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Anaplerotic metabolism of alloreactive T cells provides a metabolic approach to treat graft-versus-host disease.

Glick, Gary D; Rossignol, Rodrigue; Lyssiotis, Costas A; Wahl, Daniel; Lesch, Charles; Sanchez, Brian; Liu, Xikui; Hao, Ling-Yang; Taylor, Clarke; Hurd, Alexander; Ferrara, James L M; Tkachev, Victor; Byersdorfer, Craig A; Boros, Laszlo; Opipari, Anthony W.
J Pharmacol Exp Ther; 351(2): 298-307, 2014 Nov.
Artigo em Inglês | MEDLINE | ID: mdl-25125579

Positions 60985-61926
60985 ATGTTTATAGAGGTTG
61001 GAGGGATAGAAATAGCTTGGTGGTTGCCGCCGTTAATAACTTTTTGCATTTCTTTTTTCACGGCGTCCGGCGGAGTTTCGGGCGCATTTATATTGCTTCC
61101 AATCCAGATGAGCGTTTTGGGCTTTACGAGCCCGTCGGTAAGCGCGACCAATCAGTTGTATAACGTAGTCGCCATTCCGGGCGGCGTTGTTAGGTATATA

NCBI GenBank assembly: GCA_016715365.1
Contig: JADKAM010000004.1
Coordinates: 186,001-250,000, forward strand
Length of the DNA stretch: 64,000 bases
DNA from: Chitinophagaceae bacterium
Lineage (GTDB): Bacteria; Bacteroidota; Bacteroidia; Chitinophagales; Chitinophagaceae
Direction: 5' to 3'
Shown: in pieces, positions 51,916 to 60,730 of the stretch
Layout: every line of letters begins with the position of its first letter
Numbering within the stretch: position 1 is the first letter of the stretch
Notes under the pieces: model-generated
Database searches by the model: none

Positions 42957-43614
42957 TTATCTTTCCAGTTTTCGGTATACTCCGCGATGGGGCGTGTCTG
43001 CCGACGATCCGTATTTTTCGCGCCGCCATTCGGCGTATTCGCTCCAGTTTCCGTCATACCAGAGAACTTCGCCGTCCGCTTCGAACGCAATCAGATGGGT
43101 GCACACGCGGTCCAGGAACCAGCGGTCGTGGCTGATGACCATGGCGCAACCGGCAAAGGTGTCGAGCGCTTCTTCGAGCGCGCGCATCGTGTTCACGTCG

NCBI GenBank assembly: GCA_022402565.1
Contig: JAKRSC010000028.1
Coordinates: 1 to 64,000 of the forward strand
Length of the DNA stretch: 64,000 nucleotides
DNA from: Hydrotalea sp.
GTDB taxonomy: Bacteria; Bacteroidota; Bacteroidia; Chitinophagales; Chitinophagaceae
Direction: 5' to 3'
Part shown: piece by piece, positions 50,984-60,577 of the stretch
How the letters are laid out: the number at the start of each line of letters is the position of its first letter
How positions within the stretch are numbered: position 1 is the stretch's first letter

T-cell activation requires increased ATP and biosynthesis to support proliferation and effector function. Most models of T-cell activation are based on in vitro culture systems and posit that aerobic glycolysis is employed to meet increased energetic and biosynthetic demands. By contrast, T cells activated in vivo by alloantigens in graft-versus-host disease (GVHD) increase mitochondrial oxygen consumption, fatty acid uptake, and oxidation, with small increases of glucose uptake and aerobic glycolysis. Here we show that these differences are not a consequence of alloactivation, because T cells activated in vitro either in a mixed lymphocyte reaction to the same alloantigens used in vivo or with agonistic anti-CD3/anti-CD28 antibodies increased aerobic glycolysis. Using targeted metabolic (13)C tracer fate associations, we elucidated the metabolic pathway(s) employed by alloreactive T cells in vivo that support this phenotype. We find that glutamine (Gln)-dependent tricarboxylic acid cycle anaplerosis is increased in alloreactive T cells and that Gln carbon contributes to ribose biosynthesis. Pharmacological modulation of oxidative phosphorylation rapidly reduces anaplerosis in alloreactive T cells and improves GVHD. On the basis of these data, we propose a model of T-cell metabolism that is relevant to activated lymphocytes in vivo, with implications for the discovery of new drugs for immune disorders.
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